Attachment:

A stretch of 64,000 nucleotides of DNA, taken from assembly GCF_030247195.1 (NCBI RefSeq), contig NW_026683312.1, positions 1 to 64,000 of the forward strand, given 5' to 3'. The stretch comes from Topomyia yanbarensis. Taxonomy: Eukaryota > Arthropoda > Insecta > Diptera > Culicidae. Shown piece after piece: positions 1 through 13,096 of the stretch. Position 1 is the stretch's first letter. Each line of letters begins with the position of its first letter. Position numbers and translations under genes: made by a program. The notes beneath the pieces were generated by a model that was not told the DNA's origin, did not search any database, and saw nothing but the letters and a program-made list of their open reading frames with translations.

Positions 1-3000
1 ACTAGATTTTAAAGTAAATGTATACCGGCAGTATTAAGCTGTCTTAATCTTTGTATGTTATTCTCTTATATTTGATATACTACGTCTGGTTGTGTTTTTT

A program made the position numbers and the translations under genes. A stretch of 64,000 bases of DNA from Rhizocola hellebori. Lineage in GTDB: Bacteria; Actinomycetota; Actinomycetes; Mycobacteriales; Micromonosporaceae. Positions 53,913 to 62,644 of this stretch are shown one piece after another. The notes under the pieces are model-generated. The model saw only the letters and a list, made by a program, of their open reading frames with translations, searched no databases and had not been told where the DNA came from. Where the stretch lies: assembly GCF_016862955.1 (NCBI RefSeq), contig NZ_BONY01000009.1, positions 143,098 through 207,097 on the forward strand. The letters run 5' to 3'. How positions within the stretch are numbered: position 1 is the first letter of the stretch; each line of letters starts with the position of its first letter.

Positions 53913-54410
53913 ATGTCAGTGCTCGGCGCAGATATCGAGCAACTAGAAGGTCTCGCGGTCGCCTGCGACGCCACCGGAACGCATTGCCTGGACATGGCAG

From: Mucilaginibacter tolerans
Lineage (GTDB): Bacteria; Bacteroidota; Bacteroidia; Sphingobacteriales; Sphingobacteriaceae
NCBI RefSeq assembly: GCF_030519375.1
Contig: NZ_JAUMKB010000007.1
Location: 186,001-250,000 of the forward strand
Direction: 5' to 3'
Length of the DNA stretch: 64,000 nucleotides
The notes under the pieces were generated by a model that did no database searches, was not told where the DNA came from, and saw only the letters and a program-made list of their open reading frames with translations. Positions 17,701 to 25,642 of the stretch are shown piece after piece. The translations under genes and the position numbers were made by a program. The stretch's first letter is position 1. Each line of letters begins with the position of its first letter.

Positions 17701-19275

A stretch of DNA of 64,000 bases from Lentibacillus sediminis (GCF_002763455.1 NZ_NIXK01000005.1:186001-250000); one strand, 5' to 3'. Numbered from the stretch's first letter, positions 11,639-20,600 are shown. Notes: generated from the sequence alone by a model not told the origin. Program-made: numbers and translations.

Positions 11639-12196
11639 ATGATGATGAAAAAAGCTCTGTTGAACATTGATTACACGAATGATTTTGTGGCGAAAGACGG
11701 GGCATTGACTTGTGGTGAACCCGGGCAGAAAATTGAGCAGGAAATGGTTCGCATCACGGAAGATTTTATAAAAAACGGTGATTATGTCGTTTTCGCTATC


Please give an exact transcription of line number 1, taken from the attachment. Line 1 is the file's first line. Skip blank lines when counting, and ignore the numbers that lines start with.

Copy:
A stretch of 64,000 nucleotides of DNA, taken from assembly GCF_030247195.1 (NCBI RefSeq), contig NW_026683312.1, positions 1 to 64,000 of the forward strand, given 5' to 3'. The stretch comes from Topomyia yanbarensis. Taxonomy: Eukaryota > Arthropoda > Insecta > Diptera > Culicidae. Shown piece after piece: positions 1 through 13,096 of the stretch. Position 1 is the stretch's first letter. Each line of letters begins with the position of its first letter. Position numbers and translations under genes: made by a program. The notes beneath the pieces were generated by a model that was not told the DNA's origin, did not search any database, and saw nothing but the letters and a program-made list of their open reading frames with translations.